kap {epiDisplay} R Documentation

## Kappa statistic

### Description

Measurement of agreement in categorization by 2 or more raters

### Usage

```kap(x, ...)

## Default S3 method:
kap(x, ...)

## S3 method for class 'table'
kap(x, decimal =3, wttable = NULL, print.wttable = FALSE, ...)

## S3 method for class '2.raters'
kap(x, rater2, decimal =3, ...)

## S3 method for class 'm.raters'
kap(x, decimal =3, ...)

## S3 method for class 'ByCategory'
kap(x, decimal =3, ...)
```

### Arguments

`x`

an object serving the first argument for different methods

 FUNCTION 'x' 'kap.table' table 'kap.2.raters' rater1 'kap.m.raters' data frame with raters in column 'kap.ByCategory' data frame with categories in column
`decimal`

number of decimal in the print

`wttable`

cross tabulation of weights of agreement among categories. It can be NULL, "w" and "w2". Applicable only for 'kap.table' and 'kap.2.raters'

`print.wttable`

whether the weights table will be printed out

`rater2`

a vector or factor containing opinions of the second rater among two raters.

`...`

further arguments passed to or used by other methods.

### Details

There are two different principles for the calculation of the kappa statistic. 'kap.table' and 'kap.2.raters' use two fixed raters whereas 'kap.m.raters' and 'kap.ByCategory' are based on frequency of category of rating an individual received without a requirement that the raters must be fixed.

'kap.table' analyses kappa statistics from a predefined table of agreement of two raters.

'wttable' is important only if the rating can be more than 2 levels. If this argument is left as default or 'NULL', full agreement will be weighted as 1. Partial agreement is considered as non-agreement and weighted as 0.

When 'wttable = "w"' the weights are given by

1 - abs(i - j)/(1 - k)

where i and j index the rows and columns of the ratings and k is the maximum number of possible ratings. A weight of 1 indicates an observation of perfect agreement.

When 'wttable = "w2", the weights are given by

1 - (abs(i - j)/(1 - k))^2.

In this case, weights of partial agreements will further increase.

'wttable' can otherwise be defined by the user.

'kap.2.raters' takes two vectors or factors, one for each of the two raters. Cross-tabulation of the two raters is displayed and automatically forwarded for computation of kappa statistic by 'kap.table'.

'kap.m.raters' is used for more than 2 raters. Although the variables are arranged based on columns of individual raters, only the frequency in each category rating is used. This function calculates the frequencies without any display and automatically forwards the results for computation by 'kap.ByCategory'.

'kap.ByCategory' is for the grouped data format, where each category (column) contains the counts for each individual subject being rated. As mentioned above, the frequencies can come from different sets of raters.

### Author(s)

Virasakdi Chongsuvivatwong <cvirasak@medicine.psu.ac.th>

'table'

### Examples

```## Computation of kappa from a table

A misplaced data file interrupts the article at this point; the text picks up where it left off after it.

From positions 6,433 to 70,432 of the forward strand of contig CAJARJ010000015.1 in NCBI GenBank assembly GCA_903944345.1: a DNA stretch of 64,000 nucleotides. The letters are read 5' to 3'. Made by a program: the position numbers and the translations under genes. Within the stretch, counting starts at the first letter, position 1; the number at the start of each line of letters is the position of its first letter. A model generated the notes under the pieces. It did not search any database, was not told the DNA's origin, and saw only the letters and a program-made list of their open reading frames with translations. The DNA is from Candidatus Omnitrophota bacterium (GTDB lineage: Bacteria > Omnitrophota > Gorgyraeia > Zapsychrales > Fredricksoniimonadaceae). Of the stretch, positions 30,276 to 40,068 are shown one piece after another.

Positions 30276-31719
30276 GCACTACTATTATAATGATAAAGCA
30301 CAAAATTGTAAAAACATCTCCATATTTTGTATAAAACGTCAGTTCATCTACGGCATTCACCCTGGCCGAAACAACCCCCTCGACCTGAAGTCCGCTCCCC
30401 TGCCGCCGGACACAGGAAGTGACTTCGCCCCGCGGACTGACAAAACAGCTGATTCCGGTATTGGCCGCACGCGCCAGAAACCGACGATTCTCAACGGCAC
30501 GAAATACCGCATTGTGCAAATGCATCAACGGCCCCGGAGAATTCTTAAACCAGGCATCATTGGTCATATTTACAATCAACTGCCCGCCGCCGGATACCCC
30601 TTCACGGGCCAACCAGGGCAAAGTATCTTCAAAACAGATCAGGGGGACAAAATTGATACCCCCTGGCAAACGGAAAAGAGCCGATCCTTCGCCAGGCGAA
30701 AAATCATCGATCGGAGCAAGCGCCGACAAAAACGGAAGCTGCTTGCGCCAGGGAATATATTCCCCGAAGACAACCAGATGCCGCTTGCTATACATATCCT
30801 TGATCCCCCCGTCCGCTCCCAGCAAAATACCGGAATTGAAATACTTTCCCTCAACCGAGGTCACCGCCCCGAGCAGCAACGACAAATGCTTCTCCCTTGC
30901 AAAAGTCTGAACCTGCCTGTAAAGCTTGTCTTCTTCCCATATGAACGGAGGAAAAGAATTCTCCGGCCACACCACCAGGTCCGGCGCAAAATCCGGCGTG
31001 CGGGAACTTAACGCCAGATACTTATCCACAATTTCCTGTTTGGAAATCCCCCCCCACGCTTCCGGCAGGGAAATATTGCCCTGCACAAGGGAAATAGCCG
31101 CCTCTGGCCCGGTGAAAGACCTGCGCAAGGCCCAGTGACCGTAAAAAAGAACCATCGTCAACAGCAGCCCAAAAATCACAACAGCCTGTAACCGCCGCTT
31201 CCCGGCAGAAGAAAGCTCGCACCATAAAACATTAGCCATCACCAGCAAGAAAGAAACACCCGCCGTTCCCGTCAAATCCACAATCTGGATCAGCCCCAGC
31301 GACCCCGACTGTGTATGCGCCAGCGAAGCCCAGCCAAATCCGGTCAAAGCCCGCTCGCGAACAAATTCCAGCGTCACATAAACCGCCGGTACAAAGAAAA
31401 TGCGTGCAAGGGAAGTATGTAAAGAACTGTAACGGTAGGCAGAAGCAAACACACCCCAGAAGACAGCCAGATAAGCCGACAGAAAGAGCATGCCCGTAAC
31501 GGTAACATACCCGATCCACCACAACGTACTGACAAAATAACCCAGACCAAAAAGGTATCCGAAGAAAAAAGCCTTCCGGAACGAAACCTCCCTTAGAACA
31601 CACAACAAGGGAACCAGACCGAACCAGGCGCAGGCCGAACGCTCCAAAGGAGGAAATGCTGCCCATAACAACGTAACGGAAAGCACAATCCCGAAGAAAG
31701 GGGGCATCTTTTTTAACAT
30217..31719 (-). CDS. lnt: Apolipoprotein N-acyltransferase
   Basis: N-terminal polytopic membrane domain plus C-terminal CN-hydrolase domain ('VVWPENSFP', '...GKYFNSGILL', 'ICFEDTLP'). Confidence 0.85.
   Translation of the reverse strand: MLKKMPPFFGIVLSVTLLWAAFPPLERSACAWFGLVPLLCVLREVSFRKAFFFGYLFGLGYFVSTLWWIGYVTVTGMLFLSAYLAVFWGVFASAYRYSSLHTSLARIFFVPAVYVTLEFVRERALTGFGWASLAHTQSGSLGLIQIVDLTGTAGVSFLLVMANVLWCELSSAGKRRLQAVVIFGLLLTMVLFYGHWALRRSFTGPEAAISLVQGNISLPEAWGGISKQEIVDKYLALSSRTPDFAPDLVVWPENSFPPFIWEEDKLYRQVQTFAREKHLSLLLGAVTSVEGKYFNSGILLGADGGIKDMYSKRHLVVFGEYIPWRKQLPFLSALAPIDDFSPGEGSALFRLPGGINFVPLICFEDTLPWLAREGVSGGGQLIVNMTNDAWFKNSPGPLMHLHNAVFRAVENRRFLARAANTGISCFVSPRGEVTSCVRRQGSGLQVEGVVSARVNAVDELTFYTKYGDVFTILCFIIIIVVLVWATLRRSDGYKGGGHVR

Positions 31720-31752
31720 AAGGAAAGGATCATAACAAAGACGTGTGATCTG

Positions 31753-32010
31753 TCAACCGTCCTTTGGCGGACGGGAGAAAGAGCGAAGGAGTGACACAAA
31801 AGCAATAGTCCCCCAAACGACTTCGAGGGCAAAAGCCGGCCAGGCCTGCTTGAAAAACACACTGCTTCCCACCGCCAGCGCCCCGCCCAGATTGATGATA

class  <- c("Normal","Benign","Suspect","Cancer")
raterA <- gl(4,4, label=class)
raterB <- gl(4,1,16, label=class)
freq   <- c(50,2,0,1,2,30,4,3,0,0,20,1,1,3,4,25)
table1 <- xtabs(freq ~ raterA + raterB)
table1
kap(table1)
wt <-c(1,.5,0,0,.5,1,0,0,0,0,1,.8,0,0,.8,1)
wttable <- xtabs(wt ~ raterA + raterB)
wttable # Agreement between benign vs normal is .5, suspect vs cancer is .8
kap(table1, wttable=wttable, print.wttable=TRUE)

# The following two lines are computational possible but inappropriate
kap(table1, wttable = "w", print.wttable=TRUE)
kap(table1, wttable = "w2", print.wttable=TRUE)

## A data set from 5 raters with 3 possible categories.
category.lab <- c("yes","no","Don't know")
rater1 <- factor(c(1,1,3,1,1,1,1,2,1,1), labels=category.lab)
rater2 <- factor(c(2,1,3,1,1,2,1,2,3,1), labels=category.lab)
rater3 <- factor(c(2,3,3,1,1,2,1,2,3,1), labels=category.lab)
rater4 <- factor(c(2,3,3,1,3,2,1,2,3,3), labels=category.lab)
rater5 <- factor(c(2,3,3,3,3,2,1,3,3,3), labels=category.lab)
kap.m.raters(data.frame(rater1,rater2,rater3,rater4,rater5))

# The above is the same as
YES <- c(1,2,0,4,3,1,5,0,1,3)
NO <- c(4,0,0,0,0,4,0,4,0,0)
DONTKNOW <- c(0,3,5,1,2,0,0,1,4,2)
kap.ByCategory(data.frame(YES,NO,DONTKNOW))

# Using 'kap.m.raters' for 2 raters is inappropriate. Kappa obtained
# from this method assumes that the agreement can come from any two raters,
# which is usually not the case.
kap.m.raters(data.frame(rater1, rater2))
# 'kap.2.raters' gives correct results
kap.2.raters(rater1, rater2)

# When there are missing values,
rater3[9] <- NA; rater4[c(1,9)] <- NA
kap.m.raters(data.frame(rater1,rater2,rater3,rater4,rater5))
# standard errors and other related statistics are not available.

# Two exclusive rating categories give only one common set of results.
# The standard error is obtainable even if the numbers of raters vary
# among individual subjects being rated.
totalRaters <- c(2,2,3,4,3,4,3,5,2,4,5,3,4,4,2,2,3,2,4,5,3,4,3,3,2)
pos <- c(2,0,2,3,3,1,0,0,0,4,5,3,4,3,0,2,1,1,1,4,2,0,0,3,2)
neg <- totalRaters - pos
kap.ByCategory(data.frame(neg, pos))
```

[Package epiDisplay version 3.5.0.1 Index]